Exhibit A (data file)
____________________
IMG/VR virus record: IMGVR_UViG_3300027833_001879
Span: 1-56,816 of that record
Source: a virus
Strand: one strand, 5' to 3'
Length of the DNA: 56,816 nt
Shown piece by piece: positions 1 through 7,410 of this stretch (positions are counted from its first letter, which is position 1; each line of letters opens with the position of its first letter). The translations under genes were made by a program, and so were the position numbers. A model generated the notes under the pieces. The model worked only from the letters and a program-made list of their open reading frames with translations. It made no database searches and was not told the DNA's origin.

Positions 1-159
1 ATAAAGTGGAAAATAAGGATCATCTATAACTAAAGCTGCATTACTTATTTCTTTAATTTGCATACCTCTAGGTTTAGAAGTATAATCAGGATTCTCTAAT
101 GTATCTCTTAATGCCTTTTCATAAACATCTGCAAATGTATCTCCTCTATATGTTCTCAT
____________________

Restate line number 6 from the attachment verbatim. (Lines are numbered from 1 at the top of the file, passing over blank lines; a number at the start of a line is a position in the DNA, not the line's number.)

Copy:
Shown piece by piece: positions 1 through 7,410 of this stretch (positions are counted from its first letter, which is position 1; each line of letters opens with the position of its first letter). The translations under genes were made by a program, and so were the position numbers. A model generated the notes under the pieces. The model worked only from the letters and a program-made list of their open reading frames with translations. It made no database searches and was not told the DNA's origin.